By Sue Gerber and Matt Johnson

The PTAB recently issued back-to-back Fintiv denials.  The first denial issued on May 4, 2023.  Read here about Samsung Electronics Co. Ltd. v. California Institute of Tech., No. IPR2023-00130, Paper 10 (P.T.A.B. May 4, 2023).  And the second denial issued the very next dayRoku, Inc. v. IOENGINE, LLC, No. IPR2022-01554, Paper 11 (P.T.A.B. May 5, 2023).  These decisions are notable for both their timing—two decisions in rapid succession after a months-long dry spell—and for the emphasis on avoiding duplication and overlap between the PTAB and the parallel proceedings (e.g., via a Sotera-type stipulation).

In the second decision, the PTAB employed a “holistic balancing” of the factors and found the Fintiv factors weighed in favor of discretionary denial.  Roku, Paper 11 at 17.  Specifically, the PTAB analyzed the factors as follows:

  • Factor 1: District Court’s Stay of Parallel Proceeding.  The PTAB noted that the presiding judge in the parallel proceedings, Judge Albright, had not granted a stay in this case, and, moreover, stated that in 30 months on the bench, he had granted a stay pending PTAB review in only one or two cases.  The PTAB regarded this factor as neutral.
  • Factor 2: Trial Date for Parallel Proceeding.  After considering that the median time-to-trial in the Western District of Texas for patent trials before Judge Albright is currently 23 months, the PTAB concluded that trial in the district court case would likely occur six months before the PTAB reach a final written decision.  The PTAB found that this factor weighed heavily in favor of denial.
  • Factor 3: Investment in Parallel Proceeding.  The parallel proceeding in this instance had been filed in December 2021 and was in an advanced stage at the time the IPR was filed.  For this reason, the PTAB determined “that there has been substantial investment by the parties and the district court in the parallel proceeding, including the completion of preliminary disclosures and claim construction, and the near-completion of discovery.”  Paper 10 at 12.  The PTAB concluded this factor weighed heavily in favor of denial.
  • Factor 4: Overlap in Issues.  At the time the Patent Owner filed its Preliminary Response, the Petitioner had not offered any stipulation not to pursue any overlapping subject matter in the parallel proceedings.  Thereafter, Petitioner sought leave to submit a stipulation, which was granted, but the PTAB nonetheless found that the stipulation was insufficient for two reasons.  First, the stipulation would not have prevented the Petitioner from asserting the same subject matter against a separate, closely related patent at issue before the District Court, but not before the PTAB.  (We note that stipulations regarding patents other than the patent-at-issue is not a typical factor, where we will continue to monitor development of this line of reasoning.Second, the PTAB concluded that the offered stipulation “falls far short of a Sotera-type stipulation” because it did not bar grounds that “could have reasonably been raised before the Board.”  Paper 10 at 14.  Thus, although the stipulation would have prevented some overlap, it did not rise the level contemplated in the Fintiv  The PTAB found this factor weight somewhat against discretionary denial, but the factor did not end the inquiry because the Petitioner declined to submit a Sotera-type stipulation.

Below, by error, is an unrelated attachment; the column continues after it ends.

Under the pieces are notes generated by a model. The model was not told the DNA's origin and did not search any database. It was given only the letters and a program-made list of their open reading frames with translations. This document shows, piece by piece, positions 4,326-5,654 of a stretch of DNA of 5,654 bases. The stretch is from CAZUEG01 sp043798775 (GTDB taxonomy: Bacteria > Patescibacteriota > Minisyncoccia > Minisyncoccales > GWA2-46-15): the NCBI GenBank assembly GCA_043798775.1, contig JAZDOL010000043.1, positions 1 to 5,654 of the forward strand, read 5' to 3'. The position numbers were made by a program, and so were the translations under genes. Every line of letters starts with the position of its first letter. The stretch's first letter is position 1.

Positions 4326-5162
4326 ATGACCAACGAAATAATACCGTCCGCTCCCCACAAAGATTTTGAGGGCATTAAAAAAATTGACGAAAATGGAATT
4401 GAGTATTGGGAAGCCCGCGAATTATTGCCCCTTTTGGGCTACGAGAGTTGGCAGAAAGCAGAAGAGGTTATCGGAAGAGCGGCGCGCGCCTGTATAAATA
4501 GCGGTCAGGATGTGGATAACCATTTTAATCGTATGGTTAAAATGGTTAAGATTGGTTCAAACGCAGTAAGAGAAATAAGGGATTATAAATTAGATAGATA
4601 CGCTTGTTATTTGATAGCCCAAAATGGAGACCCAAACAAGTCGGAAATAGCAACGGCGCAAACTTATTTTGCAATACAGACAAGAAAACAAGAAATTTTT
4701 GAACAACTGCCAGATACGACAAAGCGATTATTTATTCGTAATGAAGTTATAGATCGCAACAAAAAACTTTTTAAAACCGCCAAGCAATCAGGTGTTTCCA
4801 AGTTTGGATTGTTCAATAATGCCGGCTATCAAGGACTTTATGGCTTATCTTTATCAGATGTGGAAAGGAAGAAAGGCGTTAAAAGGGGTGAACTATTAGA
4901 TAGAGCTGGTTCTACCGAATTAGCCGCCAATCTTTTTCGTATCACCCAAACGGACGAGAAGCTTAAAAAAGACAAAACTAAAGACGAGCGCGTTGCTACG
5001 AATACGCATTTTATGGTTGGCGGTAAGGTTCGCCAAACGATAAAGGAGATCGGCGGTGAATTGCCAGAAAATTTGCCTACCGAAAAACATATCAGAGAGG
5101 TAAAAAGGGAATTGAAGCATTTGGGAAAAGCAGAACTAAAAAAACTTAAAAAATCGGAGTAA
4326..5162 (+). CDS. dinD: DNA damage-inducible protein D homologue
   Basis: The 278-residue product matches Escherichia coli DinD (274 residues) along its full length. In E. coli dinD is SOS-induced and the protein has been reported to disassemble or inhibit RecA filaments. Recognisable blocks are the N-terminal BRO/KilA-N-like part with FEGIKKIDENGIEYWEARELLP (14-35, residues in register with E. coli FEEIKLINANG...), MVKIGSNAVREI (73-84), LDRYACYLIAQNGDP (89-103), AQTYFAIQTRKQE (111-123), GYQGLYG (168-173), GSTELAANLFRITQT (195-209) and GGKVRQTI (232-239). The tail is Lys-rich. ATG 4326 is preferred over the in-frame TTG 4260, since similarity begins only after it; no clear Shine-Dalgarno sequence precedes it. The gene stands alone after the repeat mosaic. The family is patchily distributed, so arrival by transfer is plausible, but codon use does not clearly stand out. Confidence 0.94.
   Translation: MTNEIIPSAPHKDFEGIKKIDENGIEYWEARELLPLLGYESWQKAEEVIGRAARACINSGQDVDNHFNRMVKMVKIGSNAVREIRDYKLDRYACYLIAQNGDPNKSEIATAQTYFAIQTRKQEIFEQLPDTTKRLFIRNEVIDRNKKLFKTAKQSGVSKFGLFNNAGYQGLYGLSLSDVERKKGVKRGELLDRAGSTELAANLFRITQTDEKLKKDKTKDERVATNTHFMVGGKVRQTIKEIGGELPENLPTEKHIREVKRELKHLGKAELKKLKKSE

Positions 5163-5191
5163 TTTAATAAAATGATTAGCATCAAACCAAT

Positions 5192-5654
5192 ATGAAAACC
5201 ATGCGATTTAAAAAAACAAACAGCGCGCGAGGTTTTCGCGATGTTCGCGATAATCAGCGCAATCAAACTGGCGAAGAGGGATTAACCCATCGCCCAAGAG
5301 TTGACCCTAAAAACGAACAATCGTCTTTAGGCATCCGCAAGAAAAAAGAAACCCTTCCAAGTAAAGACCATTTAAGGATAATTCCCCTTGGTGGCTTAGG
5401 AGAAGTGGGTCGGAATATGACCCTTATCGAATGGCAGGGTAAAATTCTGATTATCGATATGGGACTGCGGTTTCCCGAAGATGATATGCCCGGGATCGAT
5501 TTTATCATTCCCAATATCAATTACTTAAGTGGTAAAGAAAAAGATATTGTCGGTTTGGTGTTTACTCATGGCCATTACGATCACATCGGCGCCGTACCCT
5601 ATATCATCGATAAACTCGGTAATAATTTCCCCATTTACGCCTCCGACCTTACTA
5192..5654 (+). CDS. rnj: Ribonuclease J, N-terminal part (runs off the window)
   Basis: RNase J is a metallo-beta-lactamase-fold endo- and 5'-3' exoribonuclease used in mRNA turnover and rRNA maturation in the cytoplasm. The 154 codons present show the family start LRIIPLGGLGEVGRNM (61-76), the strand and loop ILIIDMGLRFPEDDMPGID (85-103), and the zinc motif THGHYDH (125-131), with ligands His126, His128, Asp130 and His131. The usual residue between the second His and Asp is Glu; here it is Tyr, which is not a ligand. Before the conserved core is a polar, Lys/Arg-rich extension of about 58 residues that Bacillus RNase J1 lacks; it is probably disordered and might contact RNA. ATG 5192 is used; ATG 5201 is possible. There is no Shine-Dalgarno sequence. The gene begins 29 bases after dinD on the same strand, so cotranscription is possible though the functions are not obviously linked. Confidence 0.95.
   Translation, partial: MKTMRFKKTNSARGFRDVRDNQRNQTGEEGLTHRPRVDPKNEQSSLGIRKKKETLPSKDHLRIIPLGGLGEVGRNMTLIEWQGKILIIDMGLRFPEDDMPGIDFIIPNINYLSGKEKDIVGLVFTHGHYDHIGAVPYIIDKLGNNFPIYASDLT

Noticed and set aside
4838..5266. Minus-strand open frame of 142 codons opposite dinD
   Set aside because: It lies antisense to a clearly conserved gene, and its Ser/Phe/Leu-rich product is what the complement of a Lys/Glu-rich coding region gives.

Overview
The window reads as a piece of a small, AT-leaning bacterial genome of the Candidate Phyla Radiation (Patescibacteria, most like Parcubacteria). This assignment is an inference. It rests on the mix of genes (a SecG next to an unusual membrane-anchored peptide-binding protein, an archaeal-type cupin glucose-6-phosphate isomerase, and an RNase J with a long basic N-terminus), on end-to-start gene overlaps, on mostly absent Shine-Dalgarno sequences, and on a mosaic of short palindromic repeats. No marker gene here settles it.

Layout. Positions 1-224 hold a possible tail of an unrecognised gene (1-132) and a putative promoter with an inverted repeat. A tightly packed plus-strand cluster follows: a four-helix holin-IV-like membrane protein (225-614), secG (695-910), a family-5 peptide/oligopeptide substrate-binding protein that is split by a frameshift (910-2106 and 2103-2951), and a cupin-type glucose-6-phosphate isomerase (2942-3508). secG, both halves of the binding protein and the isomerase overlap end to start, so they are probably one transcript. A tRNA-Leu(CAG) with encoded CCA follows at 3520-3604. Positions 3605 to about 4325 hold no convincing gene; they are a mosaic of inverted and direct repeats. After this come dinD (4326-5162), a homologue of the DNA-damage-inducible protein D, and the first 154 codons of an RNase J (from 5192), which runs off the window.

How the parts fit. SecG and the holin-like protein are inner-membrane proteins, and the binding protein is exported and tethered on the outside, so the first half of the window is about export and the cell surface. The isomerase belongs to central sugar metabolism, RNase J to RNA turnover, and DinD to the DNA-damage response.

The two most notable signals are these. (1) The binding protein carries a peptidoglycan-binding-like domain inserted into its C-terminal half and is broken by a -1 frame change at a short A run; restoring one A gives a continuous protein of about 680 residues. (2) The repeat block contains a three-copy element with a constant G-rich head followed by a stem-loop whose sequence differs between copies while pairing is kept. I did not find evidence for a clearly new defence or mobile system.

• Factor 5: Same Parties.  Because the parties were the same before the PTAB and District Court, the PTAB regarded the factor as neutral.
  • Factor 6: Other Circumstances.  The Petitioner argued that its petition presented a “compelling, meritorious challenge” sufficient to justify going forward with the IPR in light of these circumstances.  The PTAB considered the arguments on the merits, but concluded the Petitioner had not presented a compelling case.  Thus, this factor did not weigh against denial.

This decision, and the back-to-back denial in Samsung, show that despite the relative dry spell of the last several months, the PTAB will issue a Fintiv denial in certain circumstances.  Moreover, this decision shows that a key element of the analysis is the amount of overlapping adjudication between the PTAB and the parallel proceeding—particularly whether the petitioner has submitted a Soltera-type stipulation—and any inefficiencies involved based on the stage of the parallel proceedings and likelihood that they might be stayed.

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Matt Johnson is one of the Firm's primary contacts on practice before the PTAB. Currently co-chairing the Firm's PTAB subpractice and involved in proceedings at the Board since the first day of their availability in September 2012, Matt regularly represents clients as both petitioners and patent owners at the Board. He further works as an advocate for clients in appeals from Board proceedings at the Federal Circuit.